This is what it will look like.
- By Dmitri TreninDmitri Trenin is director of the Carnegie Moscow Center.
The West and Russia have sailed into uncharted waters. Crimea has de facto declared independence from Kiev. Russia has intervened to effectively secure the new entity without, so far, a shot being fired. The Ukrainian police, security, and military forces on the peninsula have been neutralized, many of them pledging allegiance to the Autonomous Republic of Crimea. In Kiev, the new government talks about Russia’s aggression and orders mobilization — even as it loses control over some of the key cities in the country’s east and south. Meanwhile, the West has responded with suspension of preparations for the G-8 summit in Sochi. The U.S. president has talked about Russia paying a high price for its actions, and the U.S. secretary of state has laid out a menu of possible sanctions and other measures.
Thus, the post-Cold War may now be seen, in retrospect, as the inter-Cold War period. The recent developments have effectively put an end to the interregnum of partnership and cooperation between the West and Russia that generally prevailed in the quarter-century after the Cold War. Geopolitically, this period saw a massive reduction of Russian power and influence in Europe and Eurasia, along with the arrival of new states, many of them carved out of the historical Russian Empire. Instead, the United States became the dominant power in Eurasia, and the European Union, while no great power or even a strategic actor itself, turned into an economic magnet for its eastern neighbors. The Russian Federation, the core of the former empire, was essentially left out of the new system, mired in an increasingly awkward, uneasy relationship with the United States and Europe.
The system had been fraying on its eastern edge for almost as long as it had been in existence, but it took a crisis in Ukraine to lead to its clear breakdown. The successful, Western-supported revolution in Kiev in February fatally undermined the delicate balance in the key state between Russia and the West, leading to domestic turmoil in Ukraine. But perhaps more importantly, it also marks the end of Russia’s post-Soviet passivity. Make no mistake: Putin’s actions in Crimea and the powers he received over the weekend from the Russian parliament — allowing him to using military force in Ukraine writ large — return Moscow as an active player in Europe for the first time since 1989.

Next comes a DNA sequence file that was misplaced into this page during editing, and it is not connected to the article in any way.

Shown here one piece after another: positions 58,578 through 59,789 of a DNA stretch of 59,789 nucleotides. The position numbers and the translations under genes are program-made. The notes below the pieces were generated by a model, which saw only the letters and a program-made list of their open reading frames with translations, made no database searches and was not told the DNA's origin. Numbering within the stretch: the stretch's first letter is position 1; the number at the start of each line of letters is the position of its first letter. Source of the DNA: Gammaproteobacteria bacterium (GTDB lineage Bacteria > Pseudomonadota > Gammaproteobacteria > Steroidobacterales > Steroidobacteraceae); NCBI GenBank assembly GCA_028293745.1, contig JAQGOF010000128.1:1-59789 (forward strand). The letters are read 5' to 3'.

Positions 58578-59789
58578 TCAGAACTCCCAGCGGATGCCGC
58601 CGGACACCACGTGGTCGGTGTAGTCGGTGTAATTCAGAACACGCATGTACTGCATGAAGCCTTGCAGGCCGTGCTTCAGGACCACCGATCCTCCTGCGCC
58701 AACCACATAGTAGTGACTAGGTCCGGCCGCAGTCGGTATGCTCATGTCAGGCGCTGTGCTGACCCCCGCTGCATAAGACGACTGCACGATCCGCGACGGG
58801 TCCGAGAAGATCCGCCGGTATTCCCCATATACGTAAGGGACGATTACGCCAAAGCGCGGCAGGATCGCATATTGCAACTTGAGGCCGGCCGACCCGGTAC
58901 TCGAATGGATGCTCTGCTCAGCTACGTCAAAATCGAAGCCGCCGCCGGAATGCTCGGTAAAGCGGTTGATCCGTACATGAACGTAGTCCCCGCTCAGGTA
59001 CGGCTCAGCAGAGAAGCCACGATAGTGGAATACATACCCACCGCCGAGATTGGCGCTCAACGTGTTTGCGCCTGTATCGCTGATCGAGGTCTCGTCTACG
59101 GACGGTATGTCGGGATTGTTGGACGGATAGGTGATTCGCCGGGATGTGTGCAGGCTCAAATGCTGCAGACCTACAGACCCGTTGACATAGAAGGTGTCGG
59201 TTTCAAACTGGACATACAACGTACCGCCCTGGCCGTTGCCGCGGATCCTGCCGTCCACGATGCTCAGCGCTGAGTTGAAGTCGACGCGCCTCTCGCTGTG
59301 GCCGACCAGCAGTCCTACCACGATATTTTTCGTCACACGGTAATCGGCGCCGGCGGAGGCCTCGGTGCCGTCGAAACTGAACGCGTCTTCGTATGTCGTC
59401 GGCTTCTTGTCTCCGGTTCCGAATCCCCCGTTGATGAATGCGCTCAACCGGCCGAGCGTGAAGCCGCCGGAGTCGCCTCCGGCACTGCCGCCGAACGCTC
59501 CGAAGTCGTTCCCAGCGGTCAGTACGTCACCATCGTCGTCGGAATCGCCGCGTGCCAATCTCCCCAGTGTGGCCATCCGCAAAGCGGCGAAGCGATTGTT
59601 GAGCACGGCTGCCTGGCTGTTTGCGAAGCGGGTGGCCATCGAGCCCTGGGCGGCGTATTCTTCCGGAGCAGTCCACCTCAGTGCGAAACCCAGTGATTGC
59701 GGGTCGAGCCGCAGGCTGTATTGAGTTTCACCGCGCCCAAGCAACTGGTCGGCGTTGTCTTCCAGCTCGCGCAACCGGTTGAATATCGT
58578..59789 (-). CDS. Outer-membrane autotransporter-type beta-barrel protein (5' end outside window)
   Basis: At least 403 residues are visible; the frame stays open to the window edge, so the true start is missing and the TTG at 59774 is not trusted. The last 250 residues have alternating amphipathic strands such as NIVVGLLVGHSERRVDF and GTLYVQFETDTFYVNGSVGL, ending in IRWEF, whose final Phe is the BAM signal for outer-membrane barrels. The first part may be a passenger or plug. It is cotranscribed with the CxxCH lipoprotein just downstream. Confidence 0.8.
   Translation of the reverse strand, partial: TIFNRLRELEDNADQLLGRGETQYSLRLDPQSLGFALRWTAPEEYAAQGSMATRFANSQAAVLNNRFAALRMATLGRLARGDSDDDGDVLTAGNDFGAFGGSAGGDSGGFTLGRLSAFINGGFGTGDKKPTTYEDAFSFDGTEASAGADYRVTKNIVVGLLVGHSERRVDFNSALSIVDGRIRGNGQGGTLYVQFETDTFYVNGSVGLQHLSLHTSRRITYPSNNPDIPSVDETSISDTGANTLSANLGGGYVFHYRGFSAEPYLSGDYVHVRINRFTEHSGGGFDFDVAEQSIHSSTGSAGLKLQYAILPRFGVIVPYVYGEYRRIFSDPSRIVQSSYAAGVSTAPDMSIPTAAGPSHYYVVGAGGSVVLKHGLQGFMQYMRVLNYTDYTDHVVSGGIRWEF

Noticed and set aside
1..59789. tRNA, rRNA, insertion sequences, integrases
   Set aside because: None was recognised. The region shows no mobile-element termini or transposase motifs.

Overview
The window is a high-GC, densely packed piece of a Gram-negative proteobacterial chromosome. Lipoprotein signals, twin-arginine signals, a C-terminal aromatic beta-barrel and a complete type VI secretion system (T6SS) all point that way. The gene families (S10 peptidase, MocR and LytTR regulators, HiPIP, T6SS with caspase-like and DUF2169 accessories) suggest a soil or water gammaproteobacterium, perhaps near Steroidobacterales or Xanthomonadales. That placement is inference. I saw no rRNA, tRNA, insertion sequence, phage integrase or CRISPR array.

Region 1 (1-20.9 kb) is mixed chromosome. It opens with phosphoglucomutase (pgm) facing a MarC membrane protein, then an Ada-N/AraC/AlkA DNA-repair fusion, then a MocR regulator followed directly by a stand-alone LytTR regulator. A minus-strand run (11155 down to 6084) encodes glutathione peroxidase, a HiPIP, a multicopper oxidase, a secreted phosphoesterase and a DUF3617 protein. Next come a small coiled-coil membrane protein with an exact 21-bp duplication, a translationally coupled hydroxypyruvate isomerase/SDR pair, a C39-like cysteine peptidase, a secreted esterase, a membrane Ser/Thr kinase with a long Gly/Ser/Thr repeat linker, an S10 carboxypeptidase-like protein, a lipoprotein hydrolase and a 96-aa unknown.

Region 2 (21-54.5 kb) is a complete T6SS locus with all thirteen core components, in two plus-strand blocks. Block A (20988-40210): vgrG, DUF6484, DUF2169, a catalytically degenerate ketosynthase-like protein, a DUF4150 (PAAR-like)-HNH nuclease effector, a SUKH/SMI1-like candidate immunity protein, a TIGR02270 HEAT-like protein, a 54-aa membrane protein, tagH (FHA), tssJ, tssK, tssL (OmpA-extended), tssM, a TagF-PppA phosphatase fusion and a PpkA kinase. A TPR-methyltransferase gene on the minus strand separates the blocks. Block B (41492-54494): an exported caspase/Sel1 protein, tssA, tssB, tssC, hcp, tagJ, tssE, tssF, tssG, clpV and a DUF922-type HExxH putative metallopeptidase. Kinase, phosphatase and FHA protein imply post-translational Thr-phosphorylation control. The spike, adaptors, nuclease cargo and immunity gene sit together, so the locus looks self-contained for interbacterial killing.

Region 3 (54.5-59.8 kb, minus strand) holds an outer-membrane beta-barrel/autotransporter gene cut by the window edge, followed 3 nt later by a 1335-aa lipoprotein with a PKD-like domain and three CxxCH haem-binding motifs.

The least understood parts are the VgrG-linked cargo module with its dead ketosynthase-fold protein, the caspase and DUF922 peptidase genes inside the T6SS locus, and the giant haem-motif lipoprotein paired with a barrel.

In 1991, Russia agreed to the dismantlement of its historical empire and accepted the ex-Soviet administrative lines as international borders, which left some 25 million ethnic Russians in the "near abroad." Even if one adds the painful and bloody Chechen wars, this was the most peaceful dissolution of any empire in the 20th century. Russia’s "gas wars" with Ukraine, roundly lost by Moscow in Western public opinion, were no more than heavy-handed attempts to make that country pay more for the natural gas it received from Moscow. Even the 2008 war against Georgia was fought by the Russians in response to the Georgian shelling of South Ossetia, which killed Russian peacekeepers deployed there. But all these events, as well as the ramifications they caused vis-à-vis the West, pale compared with what’s coming now.
What follows will be "interesting" in the Chinese sense — i.e., fraught with dangers. The geopolitics of the new Eastern Europe will be fundamentally altered. It will be some time before Ukraine is reconstituted in some new shape — almost certainly without Crimea — and with a new structure, probably taking account of its ethnic and cultural complexity, apparent between its western and southeastern regions. The entire former Soviet Black Sea region, from Moldova/Transnistria to Abkhazia/Georgia will look markedly different from how it looks today. Georgia, once deemed too much of a pressure point in the Kremlin’s backside, will be back on the fast track for NATO’s Membership Action Plan, while Moldova might succumb to instability as the governing pro-EU coalition faces a challenge from pro-Russian opposition. As to Transnistria, it will gravitate to Russian-speaking southeastern Ukraine. Farther north, one can safely forecast pressure building for permanent, if symbolic, U.S. troop deployments in Poland and the Baltic states, as well as for Finland’s and Sweden’s membership in NATO.